A diverse group of volunteers join together to Work Out and Help Out. Credit: Courtesy / WOHO

One of the challenges many San Antonio nonprofits currently face is a shortage of volunteer labor to support their missions. There are a multitude of reasons for the shortage, but volunteer labor is essential to the nonprofit sector because motivated volunteers can accomplish incredible amounts of work free of charge in a fraction of the time it would take nonprofit employees.

Fortunately, San Antonio is now home to a novel and innovative nonprofit that helps address this shortage by promoting volunteerism in a fun and rewarding manner. The nonprofit is called Work Out Help Out (WOHO). By incorporating unique elements into the framework of each volunteer event, WOHO effectively benefits not only the community at large, but the individual volunteer as well. This nonprofit model has engendered an infectious culture of excitement, altruism, and optimism that will propel the city of San Antonio forward into a new era of volunteerism.

Despite the profound impact volunteers can have on their community, participation rates remain low. Volunteer labor may be free for organizations and the community, but the cost for the volunteer comes in the form of time, which is becoming increasingly precious in the 21st century. In response to this, WOHO created a volunteer event environment that is short in duration and integrates exercise, music, socialization, and healthy meals. By combining multiple contributors to a healthy and fulfilling life into the fabric of every event, WOHO aims to transform public health and wellness on multiple levels.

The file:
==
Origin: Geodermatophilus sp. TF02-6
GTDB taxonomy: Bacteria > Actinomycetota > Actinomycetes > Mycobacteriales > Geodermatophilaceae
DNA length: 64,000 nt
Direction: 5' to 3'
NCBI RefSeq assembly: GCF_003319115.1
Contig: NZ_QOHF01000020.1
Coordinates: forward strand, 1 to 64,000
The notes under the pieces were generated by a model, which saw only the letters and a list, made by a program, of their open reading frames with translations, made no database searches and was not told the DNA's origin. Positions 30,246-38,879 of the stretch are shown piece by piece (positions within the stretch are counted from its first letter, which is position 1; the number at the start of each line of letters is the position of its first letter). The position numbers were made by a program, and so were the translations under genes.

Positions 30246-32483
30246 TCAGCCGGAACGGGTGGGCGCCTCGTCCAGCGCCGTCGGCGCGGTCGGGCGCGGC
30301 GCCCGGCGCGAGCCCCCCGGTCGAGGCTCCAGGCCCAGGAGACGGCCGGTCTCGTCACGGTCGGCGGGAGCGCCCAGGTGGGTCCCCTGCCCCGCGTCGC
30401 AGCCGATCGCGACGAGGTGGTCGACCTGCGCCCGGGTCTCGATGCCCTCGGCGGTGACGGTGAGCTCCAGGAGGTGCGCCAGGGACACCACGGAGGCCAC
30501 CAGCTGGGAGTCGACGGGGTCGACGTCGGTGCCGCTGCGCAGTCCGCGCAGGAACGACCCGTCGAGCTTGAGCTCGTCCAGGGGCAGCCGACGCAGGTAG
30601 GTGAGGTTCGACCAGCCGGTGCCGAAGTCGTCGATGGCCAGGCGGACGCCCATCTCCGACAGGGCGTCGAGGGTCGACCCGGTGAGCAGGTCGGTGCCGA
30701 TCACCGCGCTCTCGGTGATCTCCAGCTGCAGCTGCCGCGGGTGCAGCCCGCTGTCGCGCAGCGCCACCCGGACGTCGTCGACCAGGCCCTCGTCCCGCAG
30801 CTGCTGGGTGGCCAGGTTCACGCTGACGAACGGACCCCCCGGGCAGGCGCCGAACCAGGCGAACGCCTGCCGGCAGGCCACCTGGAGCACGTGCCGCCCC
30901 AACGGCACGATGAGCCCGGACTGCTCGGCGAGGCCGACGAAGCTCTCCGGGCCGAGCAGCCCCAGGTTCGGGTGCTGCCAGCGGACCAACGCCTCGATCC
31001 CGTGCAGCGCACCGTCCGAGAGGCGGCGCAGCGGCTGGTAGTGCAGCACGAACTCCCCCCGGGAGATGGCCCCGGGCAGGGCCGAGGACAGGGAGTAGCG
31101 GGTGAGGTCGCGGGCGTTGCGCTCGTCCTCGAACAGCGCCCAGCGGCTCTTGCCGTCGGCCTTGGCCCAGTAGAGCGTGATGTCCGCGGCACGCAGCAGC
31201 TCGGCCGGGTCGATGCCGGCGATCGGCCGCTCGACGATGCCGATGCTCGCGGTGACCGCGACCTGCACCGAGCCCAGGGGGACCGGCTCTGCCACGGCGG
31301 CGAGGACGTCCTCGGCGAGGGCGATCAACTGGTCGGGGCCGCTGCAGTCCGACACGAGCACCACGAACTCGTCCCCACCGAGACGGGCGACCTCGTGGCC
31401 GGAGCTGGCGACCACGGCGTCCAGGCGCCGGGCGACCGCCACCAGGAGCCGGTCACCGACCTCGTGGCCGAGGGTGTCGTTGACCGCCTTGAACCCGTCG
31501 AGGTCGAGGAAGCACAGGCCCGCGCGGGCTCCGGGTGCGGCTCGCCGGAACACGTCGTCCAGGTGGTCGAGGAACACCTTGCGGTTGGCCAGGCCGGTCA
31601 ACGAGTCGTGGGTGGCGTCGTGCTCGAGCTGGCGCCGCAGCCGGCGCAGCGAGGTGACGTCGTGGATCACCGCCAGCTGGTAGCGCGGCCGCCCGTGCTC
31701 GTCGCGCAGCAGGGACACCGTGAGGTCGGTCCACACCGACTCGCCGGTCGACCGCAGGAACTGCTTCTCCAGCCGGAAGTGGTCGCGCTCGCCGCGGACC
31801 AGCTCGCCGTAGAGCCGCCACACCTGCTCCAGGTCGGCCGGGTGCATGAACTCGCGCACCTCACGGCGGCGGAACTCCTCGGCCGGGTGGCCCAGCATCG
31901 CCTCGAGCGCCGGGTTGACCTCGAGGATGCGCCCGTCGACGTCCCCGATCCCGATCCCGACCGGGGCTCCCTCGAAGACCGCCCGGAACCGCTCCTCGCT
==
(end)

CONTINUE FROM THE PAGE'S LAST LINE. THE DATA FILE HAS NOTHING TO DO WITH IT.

Because WOHO events are designed explicitly to promote volunteerism, there are few parameters limiting who receives help. From larger organizations like Morgan’s Wonderland and the San Antonio Food Bank to individuals who just need a helping hand, WOHO is there to supply volunteers. Furthermore, WOHO has established partnerships with like-minded organizations to offer its volunteer community better value on commodities that bolster a healthy lifestyle. WOHO also utilizes one of the country’s first mobile apps designed exclusively for connecting volunteers with nonprofit organizations.

A student at The Academy at Morgan’s Wonderland shows his support for WOHO.
A student at The Academy at Morgan’s Wonderland shows his support for WOHO. Credit: Courtesy / WOHO

To further elucidate what a volunteer can expect at a WOHO event, let’s take a look at a recent example. WOHO contacted the San Antonio Food Bank to set up an event in early November. After confirming the details of the event, WOHO posted the event across its multiple platforms – the WOHO volunteer community database, Facebook, Instagram, Volunteermatch, Meetup, UTSA GivePulse, and its mobile app.